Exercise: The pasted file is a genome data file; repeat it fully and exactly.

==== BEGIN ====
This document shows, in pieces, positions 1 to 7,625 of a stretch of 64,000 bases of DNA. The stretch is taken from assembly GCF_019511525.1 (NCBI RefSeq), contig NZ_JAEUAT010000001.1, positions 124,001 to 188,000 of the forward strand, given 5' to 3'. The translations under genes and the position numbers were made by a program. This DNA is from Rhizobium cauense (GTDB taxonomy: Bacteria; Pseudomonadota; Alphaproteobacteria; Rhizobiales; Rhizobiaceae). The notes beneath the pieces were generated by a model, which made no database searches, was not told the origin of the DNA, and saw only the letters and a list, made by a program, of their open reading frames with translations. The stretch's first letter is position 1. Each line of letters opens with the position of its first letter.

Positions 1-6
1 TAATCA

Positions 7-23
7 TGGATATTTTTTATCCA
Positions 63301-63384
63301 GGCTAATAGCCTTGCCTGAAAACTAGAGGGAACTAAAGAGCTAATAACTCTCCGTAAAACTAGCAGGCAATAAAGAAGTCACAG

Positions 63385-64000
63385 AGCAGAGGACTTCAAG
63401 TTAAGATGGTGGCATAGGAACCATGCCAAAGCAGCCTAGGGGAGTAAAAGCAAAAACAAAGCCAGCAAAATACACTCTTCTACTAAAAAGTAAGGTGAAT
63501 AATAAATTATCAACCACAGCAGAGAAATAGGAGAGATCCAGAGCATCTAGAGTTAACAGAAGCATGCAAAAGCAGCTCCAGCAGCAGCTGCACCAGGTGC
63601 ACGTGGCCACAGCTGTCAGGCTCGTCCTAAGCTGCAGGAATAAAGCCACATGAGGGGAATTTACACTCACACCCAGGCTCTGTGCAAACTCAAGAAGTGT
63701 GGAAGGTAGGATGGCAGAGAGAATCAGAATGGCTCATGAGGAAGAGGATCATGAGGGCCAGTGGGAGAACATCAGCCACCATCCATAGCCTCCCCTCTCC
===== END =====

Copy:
This document shows, in pieces, positions 1 to 7,625 of a stretch of 64,000 bases of DNA. The stretch is taken from assembly GCF_019511525.1 (NCBI RefSeq), contig NZ_JAEUAT010000001.1, positions 124,001 to 188,000 of the forward strand, given 5' to 3'. The translations under genes and the position numbers were made by a program. This DNA is from Rhizobium cauense (GTDB taxonomy: Bacteria; Pseudomonadota; Alphaproteobacteria; Rhizobiales; Rhizobiaceae). The notes beneath the pieces were generated by a model, which made no database searches, was not told the origin of the DNA, and saw only the letters and a list, made by a program, of their open reading frames with translations. The stretch's first letter is position 1. Each line of letters opens with the position of its first letter.

Positions 1-6
1 TAATCA

Positions 7-23
7 TGGATATTTTTTATCCA
Positions 63301-63384
63301 GGCTAATAGCCTTGCCTGAAAACTAGAGGGAACTAAAGAGCTAATAACTCTCCGTAAAACTAGCAGGCAATAAAGAAGTCACAG

Positions 63385-64000
63385 AGCAGAGGACTTCAAG
63401 TTAAGATGGTGGCATAGGAACCATGCCAAAGCAGCCTAGGGGAGTAAAAGCAAAAACAAAGCCAGCAAAATACACTCTTCTACTAAAAAGTAAGGTGAAT
63501 AATAAATTATCAACCACAGCAGAGAAATAGGAGAGATCCAGAGCATCTAGAGTTAACAGAAGCATGCAAAAGCAGCTCCAGCAGCAGCTGCACCAGGTGC
63601 ACGTGGCCACAGCTGTCAGGCTCGTCCTAAGCTGCAGGAATAAAGCCACATGAGGGGAATTTACACTCACACCCAGGCTCTGTGCAAACTCAAGAAGTGT
63701 GGAAGGTAGGATGGCAGAGAGAATCAGAATGGCTCATGAGGAAGAGGATCATGAGGGCCAGTGGGAGAACATCAGCCACCATCCATAGCCTCCCCTCTCC